The undoubted York 800 highlight in August was the first Mystery Plays in a dozen years and two dozen since they were last performed at St Mary’s Abbey.
Revolution, in Coney Street, was fined for selling whisky and vodka with lower alcohol levels than advertised on the bottles, while at the same time there were calls to curb the rise of York’s stag and hen parties.
More revellers were to be found at Knavesmire for the annual Ebor Festival and this year was even more special with the event’s first £3 million prize fund.
Then there was the spectacle of unbeaten Frankel storming unchallenged to his 13th win at the Juddmonte Stakes.
Space exploration also proved to be far from languishing with the Curiosity Probe landing on Mars. But it was a moment tinged with sadness.
Three weeks later Neil Armstrong, the first man on the moon, died.
The global highlight of the month was London’s Olympic Games. At first it seemed the event would turn into a farce when security firm G4S failed to provide the promised number of guards. But the military stepped in and the games went without a hitch.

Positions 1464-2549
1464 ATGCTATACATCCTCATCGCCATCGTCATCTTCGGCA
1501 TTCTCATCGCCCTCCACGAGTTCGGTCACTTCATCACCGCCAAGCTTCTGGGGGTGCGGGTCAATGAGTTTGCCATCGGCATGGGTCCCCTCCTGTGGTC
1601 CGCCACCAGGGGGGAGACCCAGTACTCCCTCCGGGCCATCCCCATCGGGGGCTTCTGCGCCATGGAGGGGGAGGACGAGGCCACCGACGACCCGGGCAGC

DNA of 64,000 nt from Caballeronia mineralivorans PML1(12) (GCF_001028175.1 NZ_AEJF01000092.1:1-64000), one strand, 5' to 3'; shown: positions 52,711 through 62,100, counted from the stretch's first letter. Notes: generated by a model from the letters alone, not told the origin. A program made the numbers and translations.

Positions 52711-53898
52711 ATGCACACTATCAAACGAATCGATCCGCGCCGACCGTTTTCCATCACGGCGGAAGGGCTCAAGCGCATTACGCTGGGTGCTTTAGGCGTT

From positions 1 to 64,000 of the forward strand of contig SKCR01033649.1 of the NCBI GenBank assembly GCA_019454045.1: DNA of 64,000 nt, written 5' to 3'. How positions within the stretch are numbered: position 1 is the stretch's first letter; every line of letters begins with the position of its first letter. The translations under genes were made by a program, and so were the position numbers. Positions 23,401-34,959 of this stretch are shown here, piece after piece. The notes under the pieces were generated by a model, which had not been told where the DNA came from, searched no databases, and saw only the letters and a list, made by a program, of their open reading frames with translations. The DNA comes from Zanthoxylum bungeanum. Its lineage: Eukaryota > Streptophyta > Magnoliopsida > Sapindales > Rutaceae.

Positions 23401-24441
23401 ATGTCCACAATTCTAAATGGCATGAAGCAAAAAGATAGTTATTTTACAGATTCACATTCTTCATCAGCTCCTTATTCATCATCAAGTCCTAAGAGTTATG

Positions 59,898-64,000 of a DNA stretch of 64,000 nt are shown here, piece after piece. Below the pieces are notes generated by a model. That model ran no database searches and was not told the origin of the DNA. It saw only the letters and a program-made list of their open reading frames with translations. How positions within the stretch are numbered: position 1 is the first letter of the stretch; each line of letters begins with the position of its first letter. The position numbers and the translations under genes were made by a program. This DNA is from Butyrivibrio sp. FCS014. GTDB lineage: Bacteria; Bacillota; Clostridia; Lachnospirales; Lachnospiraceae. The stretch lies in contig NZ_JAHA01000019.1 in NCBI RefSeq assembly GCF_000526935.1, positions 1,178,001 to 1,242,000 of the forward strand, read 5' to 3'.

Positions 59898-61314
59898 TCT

Indeed they were a huge success.
The rain finally went away and Britain’s athletes finished with a tally of 65 medals, including silver for North Yorkshire’s Nicola Wilson.
The national media were quick to realise that Yorkshire, as a whole, did so well that if it was an independent country, it would have come 12th in the medal table. And afterwards, to celebrate, we even had a few decent days of summer.
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